Kyle Rittenhouse

Kenosha Police Vow to ‘Ensure Safety' as Rittenhouse Verdict Nears

NOTE: NBC Chicago will provide a live feed from the courtroom as available throughout the trial. Watch live in the player above. Warning that some of the content and images shown during the trial may be graphic and disturbing for some viewers.

Kenosha police released a statement Thursday afternoon, vowing to "ensure the safety" of the community as Kyle Rittenhouse's murder trial nears an end.

The Kenosha County Sheriff's Department said that officers are monitoring the trial and will work with other law enforcement partners to to prepare as the court moves closer to reaching a verdict.

Here was their statement:

The Kenosha County Sheriff's Department and the Kenosha Police Department have been and will continue to monitor the Kyle Rittenhouse trial. We recognize that some varying opinions and feelings revolve around the trial that may cause concerns. Both of our departments have dedicated staff working in conjunction with local, State, and Federal law enforcement to ensure the safety of our communities.

Kenosha officials added that people can follow their Facebook and Twitter accounts for the latest safety information surrounding the outcome of the trial.

LIVE COVERAGE: A live feed of Kyle Rittenhouse's murder trial is available when court is in session.

Business-owners in Kenosha, like Anne Benson of Oliver's Bakery, are also preparing for possible outcomes to the trial, which could arrive early next week.

"I don’t know what’s going to happen when the verdict it comes out," said Anne Benson. "Whether the town is going to be upset or, you know, you never know."

Benson said her focus is on her bakery, which struggled during the coronavirus pandemic. Regardless of the outcome in the high profile case, she hopes Kenosha can move forward and finally close a dark chapter in the town’s history.

"Somebody asked me, 'Do you still have your boards?' Yes I do. I didn’t get rid of them," Benson said. "They’re just put in a place of storage for now. I hope it doesn’t come to that."

As Rittenhouse finished his testimony Wednesday, the judge in the case indicated jurors could begin deliberations by Monday, but that timeline could shift as the judge admitted Thursday morning that he had his days confused.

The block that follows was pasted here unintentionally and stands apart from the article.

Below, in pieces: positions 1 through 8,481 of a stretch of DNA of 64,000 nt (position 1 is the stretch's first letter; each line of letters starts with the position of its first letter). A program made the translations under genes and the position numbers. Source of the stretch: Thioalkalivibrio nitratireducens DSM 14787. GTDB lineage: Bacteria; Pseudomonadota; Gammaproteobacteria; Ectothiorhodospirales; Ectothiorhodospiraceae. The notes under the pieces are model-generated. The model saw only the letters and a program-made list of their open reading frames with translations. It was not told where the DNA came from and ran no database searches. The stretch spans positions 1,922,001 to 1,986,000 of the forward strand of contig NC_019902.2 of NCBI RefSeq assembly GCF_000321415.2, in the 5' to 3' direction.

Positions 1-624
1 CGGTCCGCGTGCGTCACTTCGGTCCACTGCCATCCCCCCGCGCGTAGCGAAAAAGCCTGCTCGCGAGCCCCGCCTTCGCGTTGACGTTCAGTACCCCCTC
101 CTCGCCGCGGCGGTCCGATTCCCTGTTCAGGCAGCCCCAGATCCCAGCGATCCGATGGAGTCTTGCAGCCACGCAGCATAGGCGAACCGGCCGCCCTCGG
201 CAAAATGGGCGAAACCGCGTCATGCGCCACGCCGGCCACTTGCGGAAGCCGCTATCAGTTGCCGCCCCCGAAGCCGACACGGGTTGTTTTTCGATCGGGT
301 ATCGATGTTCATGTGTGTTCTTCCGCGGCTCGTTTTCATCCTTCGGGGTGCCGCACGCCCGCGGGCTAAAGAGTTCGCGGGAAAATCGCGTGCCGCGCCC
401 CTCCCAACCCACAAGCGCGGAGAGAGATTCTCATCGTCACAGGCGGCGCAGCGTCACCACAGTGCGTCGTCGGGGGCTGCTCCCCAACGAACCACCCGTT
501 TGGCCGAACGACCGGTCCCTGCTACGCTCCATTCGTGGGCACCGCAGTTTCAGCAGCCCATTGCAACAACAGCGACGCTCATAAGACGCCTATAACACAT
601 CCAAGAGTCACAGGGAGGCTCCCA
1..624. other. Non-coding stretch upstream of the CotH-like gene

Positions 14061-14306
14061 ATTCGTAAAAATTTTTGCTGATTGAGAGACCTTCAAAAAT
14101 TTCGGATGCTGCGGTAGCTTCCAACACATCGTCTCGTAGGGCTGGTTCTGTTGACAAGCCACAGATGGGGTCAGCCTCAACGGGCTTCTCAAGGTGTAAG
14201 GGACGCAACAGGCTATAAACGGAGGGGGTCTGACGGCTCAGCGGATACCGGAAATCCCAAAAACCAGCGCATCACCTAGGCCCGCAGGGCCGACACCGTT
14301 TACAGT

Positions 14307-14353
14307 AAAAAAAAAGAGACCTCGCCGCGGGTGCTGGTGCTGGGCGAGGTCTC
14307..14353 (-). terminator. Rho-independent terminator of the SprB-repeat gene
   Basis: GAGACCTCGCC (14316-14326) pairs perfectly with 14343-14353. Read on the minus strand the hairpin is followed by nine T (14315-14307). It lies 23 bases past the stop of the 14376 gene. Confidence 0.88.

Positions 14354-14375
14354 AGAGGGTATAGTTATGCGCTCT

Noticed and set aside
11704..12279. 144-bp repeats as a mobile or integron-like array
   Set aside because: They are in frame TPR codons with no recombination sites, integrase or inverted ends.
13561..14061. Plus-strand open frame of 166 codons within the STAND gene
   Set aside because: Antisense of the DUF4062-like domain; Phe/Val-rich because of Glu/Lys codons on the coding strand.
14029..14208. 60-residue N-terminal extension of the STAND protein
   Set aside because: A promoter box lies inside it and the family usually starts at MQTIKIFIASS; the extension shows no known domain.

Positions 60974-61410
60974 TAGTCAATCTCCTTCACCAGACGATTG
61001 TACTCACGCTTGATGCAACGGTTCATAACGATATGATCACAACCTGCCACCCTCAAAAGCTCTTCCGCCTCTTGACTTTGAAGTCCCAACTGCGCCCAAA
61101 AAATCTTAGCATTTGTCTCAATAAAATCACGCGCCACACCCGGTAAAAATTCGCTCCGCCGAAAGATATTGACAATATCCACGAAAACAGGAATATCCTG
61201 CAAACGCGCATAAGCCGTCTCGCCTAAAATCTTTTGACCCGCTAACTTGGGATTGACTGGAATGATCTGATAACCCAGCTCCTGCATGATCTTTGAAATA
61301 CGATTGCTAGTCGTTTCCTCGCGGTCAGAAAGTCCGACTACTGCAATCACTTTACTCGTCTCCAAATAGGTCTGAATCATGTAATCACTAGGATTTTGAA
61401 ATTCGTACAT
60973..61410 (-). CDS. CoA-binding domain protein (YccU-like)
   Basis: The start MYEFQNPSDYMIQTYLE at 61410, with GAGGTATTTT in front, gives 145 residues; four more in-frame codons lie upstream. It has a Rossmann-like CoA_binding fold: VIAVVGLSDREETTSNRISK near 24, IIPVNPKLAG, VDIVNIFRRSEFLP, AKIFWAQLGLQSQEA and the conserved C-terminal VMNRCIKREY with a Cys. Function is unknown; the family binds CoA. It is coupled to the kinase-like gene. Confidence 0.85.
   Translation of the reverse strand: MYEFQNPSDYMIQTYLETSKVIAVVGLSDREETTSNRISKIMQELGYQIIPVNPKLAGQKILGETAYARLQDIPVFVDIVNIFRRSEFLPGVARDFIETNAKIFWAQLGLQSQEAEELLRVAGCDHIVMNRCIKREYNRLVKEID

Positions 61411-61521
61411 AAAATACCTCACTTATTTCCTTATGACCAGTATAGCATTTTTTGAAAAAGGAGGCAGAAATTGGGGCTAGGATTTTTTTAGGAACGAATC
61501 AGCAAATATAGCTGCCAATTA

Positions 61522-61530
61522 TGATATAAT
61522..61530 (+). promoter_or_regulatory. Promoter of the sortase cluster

Circuit Judge Bruce Schroeder said he believed Rittenhouse was testifying on Thursday, but the day was actually Wednesday. The shift in timeline means closing arguments could be heard by Friday, depending on how long testimony from the defense's final witnesses lasts.

Rittenhouse's attorneys said they would likely call three more witnesses to the stand following Rittenhouse. The first of those witnesses began his testimony Thursday morning.

Rittenhouse testified before a jury Wednesday about the moments he opened fire on three people during unrest in Kenosha, growing so emotional at times that the judge in the case called for a break.

Kyle Rittenhouse took the stand during his murder trial, but his testimony was briefly halted as the teen began to discuss the moments he first fired his gun on Aug. 25, 2020 during Kenosha unrest.

Rittenhouse, now 18, killed two men and wounded a third during a night of turbulent demonstrations against racial injustice in Kenosha in the summer of 2020.

The former police youth cadet from Antioch, Illinois, had gone to Kenosha with an AR-style semi-automatic rifle and a medical kit in what he said was an effort to protect property from the damaging protests that broke out over the shooting of Jacob Blake, a Black man, by a white Kenosha police officer.

While Rittenhouse is white, as were those he shot, the case has stirred debate over vigilantism, the right to bear arms and the unrest that erupted around the U.S. that summer over the killing of George Floyd and other police violence against Black people.

Wisconsin’s self-defense law allows someone to use deadly force only if “necessary to prevent imminent death or great bodily harm.” The jury must decide whether Rittenhouse believed he was in such peril and whether that belief was reasonable under the circumstances.

NBC Chicago/Associated Press
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